The root of the problem

Yesterday, in an address given to the left-wing think tank Per Capita, Prime Minister Julia Gillard revealed the staggering depth of her ignorance in financial matters - and explained why we our nation's finances are in such a mess.

She presented the hypothetical case of John:
For a period in 2003 to 2007 every year his employer gave him a sizeable bonus. He was grateful but in his bones knew it wouldn’t last.

The bonuses did stop and John was told that his income would rise by around five per cent each year over the years to come.

That’s the basis for his financial plans.

Now. If you were John, what would you do in this situation? Most people would say "cut your spending to your new income level". This would be sensible. Instead, Julia Gillard says he should rack up the credit card debt. No really, this isn't a joke, that's what Julia GIllard said he should do:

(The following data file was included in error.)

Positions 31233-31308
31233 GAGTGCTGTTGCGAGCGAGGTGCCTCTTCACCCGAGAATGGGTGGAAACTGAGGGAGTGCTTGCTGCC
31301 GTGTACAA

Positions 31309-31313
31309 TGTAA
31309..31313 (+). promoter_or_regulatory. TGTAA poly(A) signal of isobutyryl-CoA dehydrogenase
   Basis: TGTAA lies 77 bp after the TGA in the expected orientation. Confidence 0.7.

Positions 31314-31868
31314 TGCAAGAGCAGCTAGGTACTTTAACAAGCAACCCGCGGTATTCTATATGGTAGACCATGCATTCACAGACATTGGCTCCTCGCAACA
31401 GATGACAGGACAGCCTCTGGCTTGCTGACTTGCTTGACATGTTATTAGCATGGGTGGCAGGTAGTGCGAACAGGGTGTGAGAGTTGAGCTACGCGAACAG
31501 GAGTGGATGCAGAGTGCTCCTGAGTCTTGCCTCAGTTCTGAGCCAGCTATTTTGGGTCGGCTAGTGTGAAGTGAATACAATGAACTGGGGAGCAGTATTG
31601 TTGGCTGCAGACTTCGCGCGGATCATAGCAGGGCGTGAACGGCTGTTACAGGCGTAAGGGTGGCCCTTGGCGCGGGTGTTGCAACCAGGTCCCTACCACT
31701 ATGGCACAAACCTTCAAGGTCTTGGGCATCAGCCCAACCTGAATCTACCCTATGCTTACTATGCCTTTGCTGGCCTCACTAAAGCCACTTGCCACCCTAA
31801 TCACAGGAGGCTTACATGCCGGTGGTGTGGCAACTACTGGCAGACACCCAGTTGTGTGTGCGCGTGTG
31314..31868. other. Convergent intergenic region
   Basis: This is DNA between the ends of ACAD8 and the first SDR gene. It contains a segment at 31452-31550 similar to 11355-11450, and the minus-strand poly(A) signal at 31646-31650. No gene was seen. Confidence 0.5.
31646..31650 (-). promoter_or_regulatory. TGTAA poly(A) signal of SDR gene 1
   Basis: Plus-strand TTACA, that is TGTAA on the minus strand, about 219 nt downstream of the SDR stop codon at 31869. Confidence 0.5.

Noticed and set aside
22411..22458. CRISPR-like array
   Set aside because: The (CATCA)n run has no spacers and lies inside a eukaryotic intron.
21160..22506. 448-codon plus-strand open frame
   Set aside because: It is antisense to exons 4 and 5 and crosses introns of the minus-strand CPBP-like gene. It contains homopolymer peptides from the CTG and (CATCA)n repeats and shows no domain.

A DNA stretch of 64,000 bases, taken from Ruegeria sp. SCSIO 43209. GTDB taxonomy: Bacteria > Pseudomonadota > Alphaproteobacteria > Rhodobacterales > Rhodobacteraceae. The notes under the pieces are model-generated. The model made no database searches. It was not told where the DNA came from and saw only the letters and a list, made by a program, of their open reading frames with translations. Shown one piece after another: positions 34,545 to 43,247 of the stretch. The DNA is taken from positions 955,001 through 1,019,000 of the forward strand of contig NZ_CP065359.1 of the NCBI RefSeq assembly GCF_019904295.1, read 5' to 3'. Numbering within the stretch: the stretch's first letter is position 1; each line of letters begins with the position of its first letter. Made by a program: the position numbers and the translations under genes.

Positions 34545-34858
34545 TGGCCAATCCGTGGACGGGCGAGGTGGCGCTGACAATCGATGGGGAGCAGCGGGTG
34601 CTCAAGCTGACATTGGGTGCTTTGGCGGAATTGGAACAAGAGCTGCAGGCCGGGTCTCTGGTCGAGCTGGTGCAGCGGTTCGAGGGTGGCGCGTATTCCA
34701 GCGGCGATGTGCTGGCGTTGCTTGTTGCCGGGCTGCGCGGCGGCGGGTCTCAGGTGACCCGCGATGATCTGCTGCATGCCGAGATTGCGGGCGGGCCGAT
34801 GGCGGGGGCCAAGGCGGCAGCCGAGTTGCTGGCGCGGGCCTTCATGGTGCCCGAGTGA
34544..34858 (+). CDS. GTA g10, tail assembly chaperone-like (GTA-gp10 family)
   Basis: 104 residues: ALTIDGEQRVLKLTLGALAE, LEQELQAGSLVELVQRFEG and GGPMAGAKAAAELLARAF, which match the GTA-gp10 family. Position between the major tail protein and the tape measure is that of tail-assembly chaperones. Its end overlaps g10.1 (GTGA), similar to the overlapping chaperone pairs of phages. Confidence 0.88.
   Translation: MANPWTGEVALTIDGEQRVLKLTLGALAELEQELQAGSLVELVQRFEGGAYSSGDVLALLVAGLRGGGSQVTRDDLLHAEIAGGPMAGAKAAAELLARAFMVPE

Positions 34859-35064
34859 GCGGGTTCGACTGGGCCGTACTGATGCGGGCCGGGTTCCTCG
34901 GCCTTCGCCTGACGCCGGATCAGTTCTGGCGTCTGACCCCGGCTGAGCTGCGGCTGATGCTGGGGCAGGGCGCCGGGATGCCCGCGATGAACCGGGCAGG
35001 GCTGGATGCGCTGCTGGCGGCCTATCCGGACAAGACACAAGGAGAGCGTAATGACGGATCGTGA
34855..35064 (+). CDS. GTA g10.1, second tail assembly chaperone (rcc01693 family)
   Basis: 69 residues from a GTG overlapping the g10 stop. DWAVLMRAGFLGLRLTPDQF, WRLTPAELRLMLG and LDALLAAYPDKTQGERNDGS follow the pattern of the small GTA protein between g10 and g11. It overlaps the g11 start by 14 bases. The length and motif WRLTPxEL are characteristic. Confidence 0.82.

A rational response would be to make some responsible savings, to engage in some moderate borrowing, to get through to the time of higher income with his family and lifestyle intact and then to use the higher income to pay off the extra borrowing undertaken in the lean years.

That's right. Prime Minister Gillard says that if your pay rises less than you expected it to, you should just keep living off your credit cards.

This is mind-boggling grade-A stupid stuff and demonstrates a complete, total, and utter lack of any sort of fiscal awareness whatsoever.

But it gets even worse than that. Because what Julia Gillard didn't say was that John's already been racking up credit card debt every year for the last 5 years, and it's already at about seventy percent of his yearly income! 

No-one in their right mind would follow Prime Minister Gillard's advice for their household. Yet it is being forced on the entire country.

UPDATE: Paul Murray nails it

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